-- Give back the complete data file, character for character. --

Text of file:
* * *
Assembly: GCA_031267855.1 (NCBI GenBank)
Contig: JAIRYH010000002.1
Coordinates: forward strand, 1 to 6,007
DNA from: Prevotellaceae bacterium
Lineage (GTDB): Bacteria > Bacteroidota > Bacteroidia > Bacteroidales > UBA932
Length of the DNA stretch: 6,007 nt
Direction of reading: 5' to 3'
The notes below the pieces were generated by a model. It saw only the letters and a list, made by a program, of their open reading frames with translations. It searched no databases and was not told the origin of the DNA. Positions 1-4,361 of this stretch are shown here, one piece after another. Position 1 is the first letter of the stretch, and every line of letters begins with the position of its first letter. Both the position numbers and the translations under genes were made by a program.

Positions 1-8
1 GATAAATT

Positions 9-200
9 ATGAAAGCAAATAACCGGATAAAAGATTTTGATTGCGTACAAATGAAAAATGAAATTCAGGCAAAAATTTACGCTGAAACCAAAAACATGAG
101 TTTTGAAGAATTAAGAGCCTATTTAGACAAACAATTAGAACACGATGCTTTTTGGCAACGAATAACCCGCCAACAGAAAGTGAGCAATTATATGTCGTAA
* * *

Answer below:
Assembly: GCA_031267855.1 (NCBI GenBank)
Contig: JAIRYH010000002.1
Coordinates: forward strand, 1 to 6,007
DNA from: Prevotellaceae bacterium
Lineage (GTDB): Bacteria > Bacteroidota > Bacteroidia > Bacteroidales > UBA932
Length of the DNA stretch: 6,007 nt
Direction of reading: 5' to 3'
The notes below the pieces were generated by a model. It saw only the letters and a list, made by a program, of their open reading frames with translations. It searched no databases and was not told the origin of the DNA. Positions 1-4,361 of this stretch are shown here, one piece after another. Position 1 is the first letter of the stretch, and every line of letters begins with the position of its first letter. Both the position numbers and the translations under genes were made by a program.

Positions 1-8
1 GATAAATT

Positions 9-200
9 ATGAAAGCAAATAACCGGATAAAAGATTTTGATTGCGTACAAATGAAAAATGAAATTCAGGCAAAAATTTACGCTGAAACCAAAAACATGAG
101 TTTTGAAGAATTAAGAGCCTATTTAGACAAACAATTAGAACACGATGCTTTTTGGCAACGAATAACCCGCCAACAGAAAGTGAGCAATTATATGTCGTAA